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Fact or Fiction? How Fiblets Differ From Lies

We are taught from an early age not to lie to our parents, but when faced with caring for a loved one with Alzheimer’s disease or a related dementia, fiblets can be a necessary strategy to keep them safe and calm.

At the World Alzheimer Conference in July 2000, the term “geriatric fiblet” was introduced as “necessary white lies to redirect loved ones or discourage them from detrimental behavior.” This tactic of bending the truth can often provide the logical reasoning your loved one needs in order to keep themselves safe and healthy.

Protecting Your Loved One

Many individuals experiencing memory impairment respond with stress, anxiety, and/or depression when they have trouble recalling information or past events. Fiblets can be used for a variety of reasons, including to protect the self-esteem of an elderly person. Emotional well-being is just as important as their physical well-being, especially when Alzheimer’s disease or a related dementia is involved. 

For example, if your parent is an unsafe driver, but refuses to give up their license, it may be kinder to use a fiblet and say the car has broken down. The ability to drive may represent their independence and autonomy, and taking that away by force will feel like a violation. However, if the car no longer works, this information may be the reasoning your loved one needs in order to stop driving voluntarily. By using a fiblet, you ensure the safety of your loved one and others on the road, while simultaneously providing them with the logic they need to accept this change.

Identifying the Goal

When you hear misinformation, it can be tempting to correct your parent or loved one, but it’s important to identify the main goal of the situation: keeping your loved one safe, stable, and healthy. Correcting their misinformation regularly may agitate or confuse them, creating unnecessary anxiety and constantly drawing their attention to their memory impairment.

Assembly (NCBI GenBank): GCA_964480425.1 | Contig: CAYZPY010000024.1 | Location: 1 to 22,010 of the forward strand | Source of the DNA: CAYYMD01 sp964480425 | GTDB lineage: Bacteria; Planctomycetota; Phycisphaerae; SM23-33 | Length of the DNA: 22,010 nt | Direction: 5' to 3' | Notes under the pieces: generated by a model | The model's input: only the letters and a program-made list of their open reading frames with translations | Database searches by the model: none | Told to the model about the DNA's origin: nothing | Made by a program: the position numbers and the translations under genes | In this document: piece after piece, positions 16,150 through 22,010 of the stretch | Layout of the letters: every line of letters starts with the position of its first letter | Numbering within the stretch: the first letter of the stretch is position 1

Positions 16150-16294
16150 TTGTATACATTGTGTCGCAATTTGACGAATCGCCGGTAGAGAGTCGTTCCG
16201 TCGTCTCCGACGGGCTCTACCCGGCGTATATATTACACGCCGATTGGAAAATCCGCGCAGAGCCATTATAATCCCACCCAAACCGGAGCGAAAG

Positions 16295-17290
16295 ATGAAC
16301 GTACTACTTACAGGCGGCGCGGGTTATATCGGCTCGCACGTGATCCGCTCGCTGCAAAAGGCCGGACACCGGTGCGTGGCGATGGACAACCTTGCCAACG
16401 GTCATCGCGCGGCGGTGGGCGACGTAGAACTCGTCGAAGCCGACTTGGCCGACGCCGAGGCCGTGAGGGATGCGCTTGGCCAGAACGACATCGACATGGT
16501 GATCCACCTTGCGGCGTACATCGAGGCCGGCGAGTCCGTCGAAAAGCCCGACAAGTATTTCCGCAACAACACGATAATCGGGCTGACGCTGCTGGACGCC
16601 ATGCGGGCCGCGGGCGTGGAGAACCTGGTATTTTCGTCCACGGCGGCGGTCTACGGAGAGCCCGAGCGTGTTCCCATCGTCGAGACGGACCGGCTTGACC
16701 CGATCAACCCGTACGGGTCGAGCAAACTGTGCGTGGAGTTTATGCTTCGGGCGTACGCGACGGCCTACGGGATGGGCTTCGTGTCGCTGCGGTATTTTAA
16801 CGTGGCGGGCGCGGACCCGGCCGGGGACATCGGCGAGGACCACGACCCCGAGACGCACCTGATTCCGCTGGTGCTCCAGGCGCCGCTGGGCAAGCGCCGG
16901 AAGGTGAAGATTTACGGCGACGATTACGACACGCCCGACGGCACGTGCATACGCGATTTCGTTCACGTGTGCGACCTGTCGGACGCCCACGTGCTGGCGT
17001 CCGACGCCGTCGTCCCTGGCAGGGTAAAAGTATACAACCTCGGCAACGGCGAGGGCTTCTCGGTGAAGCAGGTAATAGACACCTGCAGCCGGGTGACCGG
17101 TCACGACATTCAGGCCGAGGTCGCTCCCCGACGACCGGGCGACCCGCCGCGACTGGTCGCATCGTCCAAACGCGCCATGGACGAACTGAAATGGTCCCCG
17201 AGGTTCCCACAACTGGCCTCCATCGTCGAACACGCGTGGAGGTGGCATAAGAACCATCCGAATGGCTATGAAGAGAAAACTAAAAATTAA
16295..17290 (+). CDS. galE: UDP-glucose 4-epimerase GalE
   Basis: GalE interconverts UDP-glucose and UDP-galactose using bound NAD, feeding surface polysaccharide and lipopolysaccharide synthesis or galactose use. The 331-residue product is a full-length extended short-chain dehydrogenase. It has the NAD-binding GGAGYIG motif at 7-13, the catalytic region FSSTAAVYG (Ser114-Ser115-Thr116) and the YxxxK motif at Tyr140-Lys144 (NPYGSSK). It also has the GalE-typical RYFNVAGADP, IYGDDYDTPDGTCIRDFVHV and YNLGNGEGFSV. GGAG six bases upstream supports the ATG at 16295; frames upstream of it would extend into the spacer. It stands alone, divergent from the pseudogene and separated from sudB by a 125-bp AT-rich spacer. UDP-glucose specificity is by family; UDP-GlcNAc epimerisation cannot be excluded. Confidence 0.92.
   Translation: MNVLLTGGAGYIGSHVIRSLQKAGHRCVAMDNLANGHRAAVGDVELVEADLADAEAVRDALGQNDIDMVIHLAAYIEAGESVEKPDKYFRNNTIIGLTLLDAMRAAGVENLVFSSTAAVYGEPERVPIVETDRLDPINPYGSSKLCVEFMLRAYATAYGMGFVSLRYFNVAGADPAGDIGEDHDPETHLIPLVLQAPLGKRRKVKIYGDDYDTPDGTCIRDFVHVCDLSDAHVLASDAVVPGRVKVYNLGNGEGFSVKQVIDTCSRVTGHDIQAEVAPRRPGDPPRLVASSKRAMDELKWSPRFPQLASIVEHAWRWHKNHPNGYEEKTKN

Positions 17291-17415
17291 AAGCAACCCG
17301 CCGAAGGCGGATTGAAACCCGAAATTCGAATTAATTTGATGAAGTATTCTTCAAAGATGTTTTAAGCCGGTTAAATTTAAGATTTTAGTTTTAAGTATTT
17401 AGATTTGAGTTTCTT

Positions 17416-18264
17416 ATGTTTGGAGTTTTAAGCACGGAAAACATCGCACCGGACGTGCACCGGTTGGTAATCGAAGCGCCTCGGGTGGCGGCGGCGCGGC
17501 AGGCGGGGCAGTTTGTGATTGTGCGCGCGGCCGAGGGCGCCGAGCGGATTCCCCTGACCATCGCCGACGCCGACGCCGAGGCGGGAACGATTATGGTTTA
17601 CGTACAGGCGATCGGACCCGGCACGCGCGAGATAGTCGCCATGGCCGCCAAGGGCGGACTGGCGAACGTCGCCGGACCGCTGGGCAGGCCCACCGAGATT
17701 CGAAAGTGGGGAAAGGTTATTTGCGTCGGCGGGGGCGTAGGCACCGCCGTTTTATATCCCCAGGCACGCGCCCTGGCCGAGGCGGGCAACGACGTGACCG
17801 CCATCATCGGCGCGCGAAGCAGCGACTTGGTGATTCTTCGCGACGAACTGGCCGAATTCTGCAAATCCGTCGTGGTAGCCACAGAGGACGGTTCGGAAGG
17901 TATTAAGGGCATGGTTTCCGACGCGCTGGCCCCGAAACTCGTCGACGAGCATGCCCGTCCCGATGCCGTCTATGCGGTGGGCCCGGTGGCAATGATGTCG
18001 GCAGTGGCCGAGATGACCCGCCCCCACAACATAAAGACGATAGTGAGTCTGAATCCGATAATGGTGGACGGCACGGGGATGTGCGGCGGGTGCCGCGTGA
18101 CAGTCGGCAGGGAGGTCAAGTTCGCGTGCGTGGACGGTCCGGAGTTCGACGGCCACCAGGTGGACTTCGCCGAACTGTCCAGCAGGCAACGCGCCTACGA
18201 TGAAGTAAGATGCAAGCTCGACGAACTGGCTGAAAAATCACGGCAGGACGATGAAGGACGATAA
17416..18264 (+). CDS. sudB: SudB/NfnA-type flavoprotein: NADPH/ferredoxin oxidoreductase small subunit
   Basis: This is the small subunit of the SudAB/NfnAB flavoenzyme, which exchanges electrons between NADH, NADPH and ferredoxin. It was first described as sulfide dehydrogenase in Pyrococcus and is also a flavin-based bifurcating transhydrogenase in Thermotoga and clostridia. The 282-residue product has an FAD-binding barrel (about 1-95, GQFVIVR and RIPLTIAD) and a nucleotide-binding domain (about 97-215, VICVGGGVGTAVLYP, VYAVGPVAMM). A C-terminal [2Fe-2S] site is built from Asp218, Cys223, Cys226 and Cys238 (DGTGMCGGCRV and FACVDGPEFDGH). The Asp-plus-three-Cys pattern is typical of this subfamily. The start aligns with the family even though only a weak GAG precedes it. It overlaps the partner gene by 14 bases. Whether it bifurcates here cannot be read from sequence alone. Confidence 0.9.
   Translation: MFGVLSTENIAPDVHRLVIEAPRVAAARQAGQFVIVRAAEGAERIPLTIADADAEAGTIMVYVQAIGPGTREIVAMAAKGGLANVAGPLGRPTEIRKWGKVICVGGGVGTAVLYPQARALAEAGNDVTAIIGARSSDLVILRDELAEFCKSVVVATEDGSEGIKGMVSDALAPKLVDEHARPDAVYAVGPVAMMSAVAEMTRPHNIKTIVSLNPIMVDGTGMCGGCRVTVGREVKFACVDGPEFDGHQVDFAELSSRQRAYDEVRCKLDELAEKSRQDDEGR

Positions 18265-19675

Fiblets differ from lies because their primary goal is keeping a loved one safe. When deciding whether to use fiblets or not in a given situation, ask yourself this: will the truth do more harm than good? Will the use of a fiblet benefit my loved one? Utilizing the fiblet approach is often necessary for the safety and emotional wellbeing of an individual with dementia.

Joining Their Reality

When someone is experiencing memory impairment, they are likely also interpreting news and events differently than the average person. They may even fabricate situations in which they believe you are a different person or they are living in a different time from their past.

Instead of pulling them back to the present, think about joining your loved one in their reality and enjoying quality time with them. The details of their fictional experience may not be clear to you, but the emotional experience you’re sharing with them is just as important. Using a fiblet in this scenario may provide your loved one with the emotional support and understanding they need.

When to Use Fiblets

It may be tempting to use fiblets to solve everyday issues, but your relationship with your loved one will be strongest when built on trust and understanding. Only use the fiblet strategy when it’s necessary to protect the physical health and emotional well-being of your loved one. Otherwise, when confronted with challenging situations, take the time to help them understand and participate in the decision making process. 

Willow River is Here to Help

At Willow River, we understand the challenges that Alzheimer’s and dementia can bring. If you have questions or need help, Willow River has the answers and resources you need. Call Willow River Senior Living at 888-546-1886 to start the conversation today.